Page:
The transition to renewable energy relies on mining. Can it be done responsibly? – by Matt Simmons (The Narwhal – November 18, 2020)

The Narwhal

Demand for certain mined minerals is projected to increase exponentially in the coming decades. Experts warn responsible practices must be in place to reduce environmental and social impacts

It wasn’t long ago that the idea of a zero-emissions electric vehicle silently cruising the streets sounded like something out of The Jetsons. According to the International Energy Agency, there are now more than seven million electric cars on the roads and there could be as many as 245 million by 2030.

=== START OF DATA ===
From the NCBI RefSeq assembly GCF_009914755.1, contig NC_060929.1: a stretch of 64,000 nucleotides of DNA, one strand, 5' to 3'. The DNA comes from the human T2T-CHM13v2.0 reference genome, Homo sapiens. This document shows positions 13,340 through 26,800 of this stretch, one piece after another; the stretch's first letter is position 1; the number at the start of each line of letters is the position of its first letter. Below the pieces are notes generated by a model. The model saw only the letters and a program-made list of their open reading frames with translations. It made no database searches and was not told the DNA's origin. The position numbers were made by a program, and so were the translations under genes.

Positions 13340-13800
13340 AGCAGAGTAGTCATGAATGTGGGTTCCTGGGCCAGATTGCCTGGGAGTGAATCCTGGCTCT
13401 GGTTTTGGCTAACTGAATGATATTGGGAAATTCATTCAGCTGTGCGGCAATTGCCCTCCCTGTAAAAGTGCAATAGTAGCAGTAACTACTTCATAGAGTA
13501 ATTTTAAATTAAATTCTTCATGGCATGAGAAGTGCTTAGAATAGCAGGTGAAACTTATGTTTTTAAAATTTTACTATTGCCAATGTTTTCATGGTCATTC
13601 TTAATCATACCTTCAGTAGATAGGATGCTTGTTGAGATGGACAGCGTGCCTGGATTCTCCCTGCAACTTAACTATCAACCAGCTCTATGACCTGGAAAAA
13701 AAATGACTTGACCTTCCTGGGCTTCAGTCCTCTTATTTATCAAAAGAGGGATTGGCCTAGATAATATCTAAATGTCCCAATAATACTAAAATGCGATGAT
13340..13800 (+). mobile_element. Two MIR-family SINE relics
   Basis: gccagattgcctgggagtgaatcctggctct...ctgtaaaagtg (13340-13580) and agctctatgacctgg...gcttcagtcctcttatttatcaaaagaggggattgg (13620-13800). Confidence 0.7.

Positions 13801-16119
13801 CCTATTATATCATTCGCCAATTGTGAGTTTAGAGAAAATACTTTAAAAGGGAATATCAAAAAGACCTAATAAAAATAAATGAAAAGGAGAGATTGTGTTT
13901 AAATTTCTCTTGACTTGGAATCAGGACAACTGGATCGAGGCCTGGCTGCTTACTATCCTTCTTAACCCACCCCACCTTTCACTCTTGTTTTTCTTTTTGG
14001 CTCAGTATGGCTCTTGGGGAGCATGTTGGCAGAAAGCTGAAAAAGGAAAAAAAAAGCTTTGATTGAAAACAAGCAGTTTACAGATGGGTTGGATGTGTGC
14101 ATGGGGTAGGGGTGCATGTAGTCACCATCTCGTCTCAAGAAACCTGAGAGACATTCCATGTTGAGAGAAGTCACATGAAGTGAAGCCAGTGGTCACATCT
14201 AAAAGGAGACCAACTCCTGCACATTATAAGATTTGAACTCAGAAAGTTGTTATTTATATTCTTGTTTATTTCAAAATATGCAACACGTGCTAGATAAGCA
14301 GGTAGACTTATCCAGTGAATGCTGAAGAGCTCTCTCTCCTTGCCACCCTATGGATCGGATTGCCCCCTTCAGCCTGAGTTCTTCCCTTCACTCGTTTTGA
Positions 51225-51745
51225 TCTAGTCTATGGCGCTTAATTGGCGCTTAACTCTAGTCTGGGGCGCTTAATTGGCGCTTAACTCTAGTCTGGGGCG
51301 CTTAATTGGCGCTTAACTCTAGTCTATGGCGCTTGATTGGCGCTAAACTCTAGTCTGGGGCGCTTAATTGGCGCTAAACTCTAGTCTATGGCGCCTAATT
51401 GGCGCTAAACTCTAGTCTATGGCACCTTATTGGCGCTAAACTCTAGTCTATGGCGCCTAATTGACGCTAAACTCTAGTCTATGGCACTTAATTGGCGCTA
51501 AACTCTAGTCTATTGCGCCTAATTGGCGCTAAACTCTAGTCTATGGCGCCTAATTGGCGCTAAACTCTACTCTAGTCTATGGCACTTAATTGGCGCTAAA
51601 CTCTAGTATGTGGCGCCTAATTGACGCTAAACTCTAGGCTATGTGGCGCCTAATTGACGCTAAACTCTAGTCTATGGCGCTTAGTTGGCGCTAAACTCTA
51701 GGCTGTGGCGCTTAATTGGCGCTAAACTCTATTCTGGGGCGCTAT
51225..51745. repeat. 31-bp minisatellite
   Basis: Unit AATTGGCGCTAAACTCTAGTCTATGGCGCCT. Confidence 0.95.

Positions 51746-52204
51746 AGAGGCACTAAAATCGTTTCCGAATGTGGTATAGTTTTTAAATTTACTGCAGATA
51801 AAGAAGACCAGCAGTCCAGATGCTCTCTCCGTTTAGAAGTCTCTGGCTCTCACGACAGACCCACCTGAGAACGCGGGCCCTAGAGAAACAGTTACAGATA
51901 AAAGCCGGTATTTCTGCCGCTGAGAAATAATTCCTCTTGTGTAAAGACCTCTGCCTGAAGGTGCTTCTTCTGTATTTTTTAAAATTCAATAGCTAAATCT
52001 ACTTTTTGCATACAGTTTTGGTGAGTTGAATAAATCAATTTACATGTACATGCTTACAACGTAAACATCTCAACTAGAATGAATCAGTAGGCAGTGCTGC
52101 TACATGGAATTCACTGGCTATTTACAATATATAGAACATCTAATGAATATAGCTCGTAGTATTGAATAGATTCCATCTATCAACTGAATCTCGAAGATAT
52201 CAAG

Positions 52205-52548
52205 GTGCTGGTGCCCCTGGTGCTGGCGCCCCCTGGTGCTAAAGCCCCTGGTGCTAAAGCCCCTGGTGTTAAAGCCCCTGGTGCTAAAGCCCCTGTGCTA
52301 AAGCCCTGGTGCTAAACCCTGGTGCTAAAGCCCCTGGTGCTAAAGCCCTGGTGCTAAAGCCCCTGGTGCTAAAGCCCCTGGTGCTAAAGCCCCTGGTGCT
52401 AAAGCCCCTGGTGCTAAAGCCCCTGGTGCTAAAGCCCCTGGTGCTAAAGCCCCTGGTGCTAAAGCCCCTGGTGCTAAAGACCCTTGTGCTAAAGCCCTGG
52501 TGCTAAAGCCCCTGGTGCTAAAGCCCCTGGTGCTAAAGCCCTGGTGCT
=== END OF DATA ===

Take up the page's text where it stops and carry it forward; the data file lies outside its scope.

But each of those cars relies on a battery to get from point A to point B. And those batteries are made with minerals like lithium, graphite, cobalt and nickel — all of which are mined.

Mined materials are also necessary to make wind turbines and solar panels. This demand is creating something of an environmental conundrum.

Research shows that mining waste has increased more than 300 per cent in some regions in the past decade and mining is responsible for up to 20 per cent of greenhouse gas emissions. With the push for more renewables, those numbers are set to increase. According to the World Bank and independent studies, by 2050 the energy transition is expected to increase the demand for certain minerals 30- to 800-fold.

Yet experts warn that the inevitable increase in mining activity is unsustainable under existing laws and regulations that aren’t adequate to ensure the transition to renewable energy is safe and just.

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